But unfortunately these claims are undermined by conflicting statistics, the NAC statement asserted.
UNAIDS & UNGASS Reports show MSM as among the best-informed of vulnerable groups, with the highest percentages of members tested and who collect their test results. How such responsible behaviour is compatible with the high prevalence rates referred to earlier needs to be clarified, it was further noted.
Against these uncertainties, the statement said that Caribbean governments continue to feel complacent over their performance in combating the spread of HIV, adding that their comfort zone is reinforced by the absence of locally-driven advocacy for law reform on the sexual orientation issue.
“The campaign to combat the HIV virus, rather than being a vehicle for challenging discrimination, has lost out over the years to the self-interest of organizations – both civic and official – local and international. Rather than being the first order of business over two decades ago in the fight against HIV, policy and legal reform has been given lip service at all levels.”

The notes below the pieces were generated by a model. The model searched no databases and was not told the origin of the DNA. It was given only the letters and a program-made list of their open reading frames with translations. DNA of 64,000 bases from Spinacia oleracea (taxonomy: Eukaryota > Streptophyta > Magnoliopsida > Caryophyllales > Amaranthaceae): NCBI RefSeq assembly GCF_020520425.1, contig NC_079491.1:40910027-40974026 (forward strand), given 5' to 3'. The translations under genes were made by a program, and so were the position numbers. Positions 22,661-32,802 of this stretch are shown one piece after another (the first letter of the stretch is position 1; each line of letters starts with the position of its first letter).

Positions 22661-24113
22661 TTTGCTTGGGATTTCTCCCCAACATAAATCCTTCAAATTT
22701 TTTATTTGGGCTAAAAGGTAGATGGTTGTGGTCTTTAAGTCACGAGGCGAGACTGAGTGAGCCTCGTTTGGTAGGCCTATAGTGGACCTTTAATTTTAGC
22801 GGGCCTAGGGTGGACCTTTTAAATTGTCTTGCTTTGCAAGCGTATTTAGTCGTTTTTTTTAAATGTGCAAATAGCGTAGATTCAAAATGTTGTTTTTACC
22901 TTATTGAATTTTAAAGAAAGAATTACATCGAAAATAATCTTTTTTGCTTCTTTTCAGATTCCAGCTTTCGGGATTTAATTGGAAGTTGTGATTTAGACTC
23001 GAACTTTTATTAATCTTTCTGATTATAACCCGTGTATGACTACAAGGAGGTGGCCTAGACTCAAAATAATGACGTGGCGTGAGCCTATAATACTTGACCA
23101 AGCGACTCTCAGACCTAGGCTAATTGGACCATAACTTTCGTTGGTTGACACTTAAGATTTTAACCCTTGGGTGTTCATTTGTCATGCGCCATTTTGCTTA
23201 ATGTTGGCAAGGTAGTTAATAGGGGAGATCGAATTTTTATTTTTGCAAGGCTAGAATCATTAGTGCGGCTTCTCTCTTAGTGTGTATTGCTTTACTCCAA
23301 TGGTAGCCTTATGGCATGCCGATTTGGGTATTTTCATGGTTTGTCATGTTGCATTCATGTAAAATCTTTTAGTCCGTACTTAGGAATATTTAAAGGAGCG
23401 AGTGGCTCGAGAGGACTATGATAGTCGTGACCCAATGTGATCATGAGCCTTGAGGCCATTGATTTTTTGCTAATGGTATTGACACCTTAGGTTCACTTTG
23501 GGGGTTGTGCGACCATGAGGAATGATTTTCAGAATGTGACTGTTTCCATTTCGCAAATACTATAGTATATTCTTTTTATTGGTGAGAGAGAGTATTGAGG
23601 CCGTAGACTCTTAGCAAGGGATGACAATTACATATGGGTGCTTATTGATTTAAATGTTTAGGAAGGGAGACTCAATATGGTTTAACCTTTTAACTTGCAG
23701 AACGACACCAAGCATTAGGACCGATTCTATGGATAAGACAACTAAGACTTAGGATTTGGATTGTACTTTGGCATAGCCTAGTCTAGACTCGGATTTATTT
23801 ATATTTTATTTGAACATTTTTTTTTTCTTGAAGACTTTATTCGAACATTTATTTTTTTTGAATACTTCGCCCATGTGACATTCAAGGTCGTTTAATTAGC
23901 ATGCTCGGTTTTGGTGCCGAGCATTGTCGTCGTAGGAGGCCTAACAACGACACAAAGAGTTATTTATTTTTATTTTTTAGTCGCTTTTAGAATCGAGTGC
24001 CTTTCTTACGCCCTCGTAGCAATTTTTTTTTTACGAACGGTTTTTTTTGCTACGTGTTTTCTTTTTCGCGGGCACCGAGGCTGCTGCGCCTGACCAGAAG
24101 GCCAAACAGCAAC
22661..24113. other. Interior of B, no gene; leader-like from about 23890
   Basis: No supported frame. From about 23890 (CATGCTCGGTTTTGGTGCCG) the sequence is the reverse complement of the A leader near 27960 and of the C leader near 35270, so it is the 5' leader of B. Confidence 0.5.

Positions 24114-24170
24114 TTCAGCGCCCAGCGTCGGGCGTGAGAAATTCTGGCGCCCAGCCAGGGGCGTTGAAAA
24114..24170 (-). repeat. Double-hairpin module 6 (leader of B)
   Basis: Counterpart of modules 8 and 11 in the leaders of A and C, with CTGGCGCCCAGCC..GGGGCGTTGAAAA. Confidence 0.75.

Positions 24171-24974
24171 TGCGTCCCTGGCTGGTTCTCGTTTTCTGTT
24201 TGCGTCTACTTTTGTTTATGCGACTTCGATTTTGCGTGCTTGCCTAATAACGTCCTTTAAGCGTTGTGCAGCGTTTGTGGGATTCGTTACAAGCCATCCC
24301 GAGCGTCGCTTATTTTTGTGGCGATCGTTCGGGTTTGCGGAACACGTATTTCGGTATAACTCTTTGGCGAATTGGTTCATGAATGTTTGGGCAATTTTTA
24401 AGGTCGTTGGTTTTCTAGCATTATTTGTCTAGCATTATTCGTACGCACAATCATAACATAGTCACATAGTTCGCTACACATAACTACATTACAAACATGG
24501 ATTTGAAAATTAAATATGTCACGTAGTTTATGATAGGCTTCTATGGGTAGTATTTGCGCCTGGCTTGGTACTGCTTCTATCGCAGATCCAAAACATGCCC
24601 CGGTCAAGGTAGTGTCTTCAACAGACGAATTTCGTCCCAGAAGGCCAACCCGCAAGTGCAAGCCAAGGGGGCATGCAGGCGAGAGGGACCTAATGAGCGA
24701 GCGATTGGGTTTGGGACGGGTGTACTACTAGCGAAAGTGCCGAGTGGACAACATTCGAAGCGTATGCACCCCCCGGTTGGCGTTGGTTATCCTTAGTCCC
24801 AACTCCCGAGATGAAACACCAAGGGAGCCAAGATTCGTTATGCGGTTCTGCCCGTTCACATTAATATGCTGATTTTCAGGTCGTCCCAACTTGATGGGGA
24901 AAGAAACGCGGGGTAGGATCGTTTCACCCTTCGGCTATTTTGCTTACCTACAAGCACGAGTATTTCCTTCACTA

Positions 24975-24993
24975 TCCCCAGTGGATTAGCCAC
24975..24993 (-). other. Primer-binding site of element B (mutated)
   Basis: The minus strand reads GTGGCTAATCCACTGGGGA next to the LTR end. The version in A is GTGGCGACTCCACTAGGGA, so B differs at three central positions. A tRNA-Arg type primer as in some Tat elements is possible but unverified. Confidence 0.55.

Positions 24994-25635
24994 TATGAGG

“The recently-released 2012 Guyana HIV/AIDS Report must be seen as a reflection of a process which has successfully drained the response to HIV of any traces of political, public health or legal concerns, leaving only technical issues which can be comfortably dealt with by routine health procedures,” the statement added.